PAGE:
ALBANY — It was the game within the game.
UMass Lowell’s Max Brooks — a 6-foot-7 forward that UAlbany’s Paul Newman described as like a “pogo stick” — blocked one shot after another.
And the 6-foot-9 Newman made sure the Great Danes kept getting the necessary second-shot opportunities they needed.
In UAlbany’s 57-47 men’s basketball win Wednesday at SEFCU Arena, Brooks blocked 10 shots and Newman gathered 11 offensive rebounds as part of a career-best rebounding night with 16.
Newman’s total of offensive rebounds was one shy of matching the best single-game effort this season in Division I men’s basketball, as three players have grabbed 12. Meanwhile, Brooks was also one shy of matching a single-game high nationally this season, as Auburn’s Walker Kessler blocked 11 shots in a late-December game.
On a night that saw UMass Lowell make 38% of its shots — and commit 21 turnovers — and UAlbany convert 27.3% of its field-goal attempts, the dueling efforts of Brooks and Newman played as large of a role in the game’s outcome as anything else.
UAlbany head coach Dwayne Killings said that Newman’s impressive statistical line on Wednesday, which also included a dozen points and two steals, demonstrated the work the graduate student has done behind-the-scenes. Newman has averaged 4.1 points and 3.9 rebounds per game to date this season.
“He’s been in the gym working with coach [Dannton] Jackson, working with coach [Hamlet] Tibbs on his game, and it shows,” Killings said. “He’s playing a lot more confident.”
In an odd way, too, Newman’s big night was helped along by Brooks’ block party, which was something UMass Lowell head coach Pat Duquette pointed out.
“It’s encouraging for Max [to have 10 blocks], but that’s not a good sign for us. . . . I thought we relied on that too much. Max has got a unique gift; his timing is great, he’s a really elite shot blocker. But I think that looks like a good stat, and it actually is a very telling one because that means we’ve relied on him far too much. We gave up too many drives, which he had to help on — and, usually, the other stat that goes along with that, that’s connected, is [the opponent’s] offensive rebounds because every time he goes for a block, we have to give up position to a center, and they had 20 offensive rebounds. So I think those two stats are important and connected, and tell a little bit about what happened.”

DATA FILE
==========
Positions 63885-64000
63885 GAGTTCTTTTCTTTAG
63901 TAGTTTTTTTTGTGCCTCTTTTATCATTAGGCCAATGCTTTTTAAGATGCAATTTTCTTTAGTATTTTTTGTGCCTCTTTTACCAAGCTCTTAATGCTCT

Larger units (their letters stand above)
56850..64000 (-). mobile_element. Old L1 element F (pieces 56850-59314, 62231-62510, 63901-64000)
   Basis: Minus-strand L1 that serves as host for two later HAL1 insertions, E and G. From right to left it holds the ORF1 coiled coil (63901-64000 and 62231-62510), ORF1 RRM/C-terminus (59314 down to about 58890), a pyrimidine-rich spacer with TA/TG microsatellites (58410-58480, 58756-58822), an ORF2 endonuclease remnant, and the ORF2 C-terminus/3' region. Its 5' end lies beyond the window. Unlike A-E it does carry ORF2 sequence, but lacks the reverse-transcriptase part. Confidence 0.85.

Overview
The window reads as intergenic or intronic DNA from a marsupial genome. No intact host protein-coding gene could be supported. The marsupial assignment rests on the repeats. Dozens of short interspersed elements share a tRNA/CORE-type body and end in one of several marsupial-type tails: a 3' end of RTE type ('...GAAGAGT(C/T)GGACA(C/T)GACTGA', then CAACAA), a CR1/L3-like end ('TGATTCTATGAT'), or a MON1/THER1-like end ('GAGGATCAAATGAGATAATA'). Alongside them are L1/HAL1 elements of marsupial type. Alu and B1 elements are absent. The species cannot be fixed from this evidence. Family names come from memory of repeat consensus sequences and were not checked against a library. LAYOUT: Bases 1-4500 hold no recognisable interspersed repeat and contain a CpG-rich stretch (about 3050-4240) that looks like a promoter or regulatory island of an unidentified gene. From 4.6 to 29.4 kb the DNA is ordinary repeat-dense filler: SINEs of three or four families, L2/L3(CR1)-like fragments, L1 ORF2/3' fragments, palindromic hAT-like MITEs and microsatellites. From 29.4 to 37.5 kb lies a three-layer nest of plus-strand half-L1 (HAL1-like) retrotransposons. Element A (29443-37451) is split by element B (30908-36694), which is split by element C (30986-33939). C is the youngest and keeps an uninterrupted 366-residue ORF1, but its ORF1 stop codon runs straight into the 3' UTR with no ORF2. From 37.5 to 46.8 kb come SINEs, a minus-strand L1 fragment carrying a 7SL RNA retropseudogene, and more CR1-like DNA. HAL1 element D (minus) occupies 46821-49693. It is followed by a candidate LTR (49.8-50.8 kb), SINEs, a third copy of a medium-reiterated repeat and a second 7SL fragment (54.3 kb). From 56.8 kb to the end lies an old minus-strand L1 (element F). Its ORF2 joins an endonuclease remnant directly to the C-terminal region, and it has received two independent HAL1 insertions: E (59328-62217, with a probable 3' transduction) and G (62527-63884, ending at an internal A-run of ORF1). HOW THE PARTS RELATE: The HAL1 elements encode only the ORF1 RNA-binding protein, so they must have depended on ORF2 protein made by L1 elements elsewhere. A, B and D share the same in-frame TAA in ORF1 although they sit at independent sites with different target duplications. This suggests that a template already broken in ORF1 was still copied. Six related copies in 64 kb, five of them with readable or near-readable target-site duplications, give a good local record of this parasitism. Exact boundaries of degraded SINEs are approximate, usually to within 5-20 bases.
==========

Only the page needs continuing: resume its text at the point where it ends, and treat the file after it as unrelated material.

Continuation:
Duquette was quick to point out that he didn’t mean to “discredit [Newman] at all.” The UAlbany center, Duquette said, took advantage of the opportunity to give his club extra ones.
“He was a handful, strong and a little quicker to the ball than us,” Duquette said.
BACK IN ACTION
While UAlbany played against UMass Lowell without Tairi Ketner and Justin Neely due to health-and-safety protocols, and closed the game without De’Vondre Perry (leg) available, the Great Danes welcomed back Matt Cerruti, Luke Fizulich and Trey Hutcheson after that trio had missed the last two games.
Regular starters Cerruti and Hutcheson each came off the bench in their returns from health-and-safety protocols, and Hutcheson played 22 minutes and Cerruti garnered 30. Cerruti scored a dozen points and had five rebounds, while Hutcheson contributed five points and three rebounds.
Unable to be with the Great Danes for their games last week, Cerruti said he watched those contests — both UAlbany losses — while video-chatting with Hutcheson.
“We had to stay in different places, but we watched the games basically together on FaceTime, and we were going crazy — cheering, screaming. I mean, it stinks not being able to have any effect on the game, but it was definitely a different experience watching it; you kind of see the game differently. So I think we took some things that we could learn from it.
“It just stunk not being there, but it’s good to be back.”
UAlbany next plays Saturday against NJIT at SEFCU Arena. The Great Danes are 5-10 overall and 1-2 in America East play ahead of that game, while NJIT is 8-6 overall and 3-1 in league games.